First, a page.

- Executive Director
- New Mexico Sentencing Commission
- M.A. Political Science, University of New Mexico
Ms. Freeman has 16 years of research experience. She has worked at the New Mexico Sentencing Commission and served as its Deputy Director from 2010 to 2016. Her research and evaluation has primarily focused on criminal justice and community issues in New Mexico.
Ms. Freeman came to NMSC after working as a Research Scientist at ISR for seven years. At ISR she coordinated and conducted criminology research projects. Linda is skilled at designing research plans, supervising data collection, as well as analyzing and interpreting the results. Since coming to NMSC she has presented research results to funding agencies, including state and local agencies, and the NM State Legislature. She has provided research on legislation that impacts the criminal justice system in the state. Linda continues to direct the annual update of the NM Statewide Workload Assessment Study Of Judges, District Attorneys, and Public Defenders. She also supervises the NM Detention Facilities Reimbursement Act Annual Survey of County Detention Facilities, the Annual Earned Meritorious Deduction Calculation Study For Inmates Released From the NM Corrections Department, and VAWA funded domestic violence research. Linda also writes research proposals, formulates budgets, and tracks project expenditures.
Prior Professional Experience
University of New Mexico Department of Political Science, Albuquerque, NM, Linda continues work as an Instructor, teaching introductory courses in political analysis covering research design, quantitative analysis, and public policy.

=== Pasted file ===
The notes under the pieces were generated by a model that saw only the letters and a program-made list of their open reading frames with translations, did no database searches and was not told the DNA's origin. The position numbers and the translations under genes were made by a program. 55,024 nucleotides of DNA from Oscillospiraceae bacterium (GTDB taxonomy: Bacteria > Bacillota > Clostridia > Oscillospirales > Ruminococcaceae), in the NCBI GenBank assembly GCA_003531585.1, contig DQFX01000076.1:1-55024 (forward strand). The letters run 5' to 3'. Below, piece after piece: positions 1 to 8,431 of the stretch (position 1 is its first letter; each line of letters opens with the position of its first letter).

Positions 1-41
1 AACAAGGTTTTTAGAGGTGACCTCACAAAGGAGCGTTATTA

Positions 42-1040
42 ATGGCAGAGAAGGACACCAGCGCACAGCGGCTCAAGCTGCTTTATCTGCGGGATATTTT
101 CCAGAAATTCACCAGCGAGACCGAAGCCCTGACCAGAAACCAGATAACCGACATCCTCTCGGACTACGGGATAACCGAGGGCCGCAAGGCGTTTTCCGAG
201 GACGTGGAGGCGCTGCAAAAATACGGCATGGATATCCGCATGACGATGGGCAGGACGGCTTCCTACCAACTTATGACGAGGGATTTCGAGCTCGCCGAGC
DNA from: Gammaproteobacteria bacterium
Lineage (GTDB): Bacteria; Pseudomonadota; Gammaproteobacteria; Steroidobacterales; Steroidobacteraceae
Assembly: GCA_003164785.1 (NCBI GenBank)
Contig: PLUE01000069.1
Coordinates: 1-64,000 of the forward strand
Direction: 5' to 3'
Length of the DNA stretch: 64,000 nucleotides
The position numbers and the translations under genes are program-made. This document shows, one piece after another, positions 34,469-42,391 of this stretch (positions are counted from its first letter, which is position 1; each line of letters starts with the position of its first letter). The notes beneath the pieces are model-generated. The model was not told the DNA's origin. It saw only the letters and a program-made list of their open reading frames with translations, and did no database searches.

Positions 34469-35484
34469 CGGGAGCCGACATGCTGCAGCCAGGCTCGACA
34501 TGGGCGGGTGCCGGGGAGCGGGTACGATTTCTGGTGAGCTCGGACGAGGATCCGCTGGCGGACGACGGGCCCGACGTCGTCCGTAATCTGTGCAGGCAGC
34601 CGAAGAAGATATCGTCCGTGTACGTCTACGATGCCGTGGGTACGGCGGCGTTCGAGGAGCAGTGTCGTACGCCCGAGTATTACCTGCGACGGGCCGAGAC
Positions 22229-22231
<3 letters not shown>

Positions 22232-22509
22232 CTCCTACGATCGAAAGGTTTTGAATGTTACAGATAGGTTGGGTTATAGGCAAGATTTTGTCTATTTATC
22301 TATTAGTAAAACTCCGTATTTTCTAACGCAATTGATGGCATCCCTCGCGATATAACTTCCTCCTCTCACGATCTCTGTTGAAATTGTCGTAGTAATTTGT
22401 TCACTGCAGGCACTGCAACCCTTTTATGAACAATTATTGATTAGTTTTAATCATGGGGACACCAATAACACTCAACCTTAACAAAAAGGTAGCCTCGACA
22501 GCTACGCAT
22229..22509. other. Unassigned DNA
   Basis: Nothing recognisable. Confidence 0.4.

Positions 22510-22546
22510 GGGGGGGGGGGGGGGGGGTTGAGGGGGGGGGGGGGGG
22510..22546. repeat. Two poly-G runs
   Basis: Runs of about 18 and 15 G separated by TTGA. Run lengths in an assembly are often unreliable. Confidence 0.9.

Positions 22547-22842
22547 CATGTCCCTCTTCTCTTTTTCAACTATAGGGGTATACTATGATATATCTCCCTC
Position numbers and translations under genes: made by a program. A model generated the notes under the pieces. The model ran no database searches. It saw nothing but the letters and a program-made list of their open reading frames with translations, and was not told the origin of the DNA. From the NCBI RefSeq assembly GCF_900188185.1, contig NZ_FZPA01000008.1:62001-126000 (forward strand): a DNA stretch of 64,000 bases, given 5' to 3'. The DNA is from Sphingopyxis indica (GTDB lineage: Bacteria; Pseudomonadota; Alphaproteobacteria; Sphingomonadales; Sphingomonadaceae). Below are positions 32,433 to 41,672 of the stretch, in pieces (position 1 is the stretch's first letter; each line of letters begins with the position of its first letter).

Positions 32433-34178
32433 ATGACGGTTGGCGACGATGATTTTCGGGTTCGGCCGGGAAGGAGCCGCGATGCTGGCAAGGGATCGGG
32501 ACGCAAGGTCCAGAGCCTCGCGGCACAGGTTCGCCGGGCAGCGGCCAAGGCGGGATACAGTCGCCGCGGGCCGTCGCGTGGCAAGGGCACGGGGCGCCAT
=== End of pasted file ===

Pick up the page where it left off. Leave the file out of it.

City of Albuquerque Budget Office, Albuquerque, NM, 2001 – 2003, She implemented quality management program for all city departments. Conducted training on the city’s strategic management system, including the on-line database that departments use to track their performance measures. Assisted departments in the development of appropriate efficiency and effectiveness measures for the services they provide. Researched best practices from other municipalities. Designed and developed customer satisfaction and community needs surveys in consultation with departments. Analyzed survey results and produced reports for departments.
Administrative Office of the Courts Supreme Court of New Mexico Judicial Information Division, Santa Fe, NM, 1997 – 2001, Ms. Freeman managed statewide-automated statistical data collection and reporting for New Mexico’s 81 district and magistrate courts. Determined adequate judicial and clerical staffing levels using quantitative research methodologies. Summarized results of judicial and clerical staffing studies and present results to the Chief Judges Council. Analyzed trends in revenue flow, fee assessments, and collection rates. Performed trend analysis using court caseload data. Forecasted future court caseload trends.
University of New Mexico, M.A. Political Science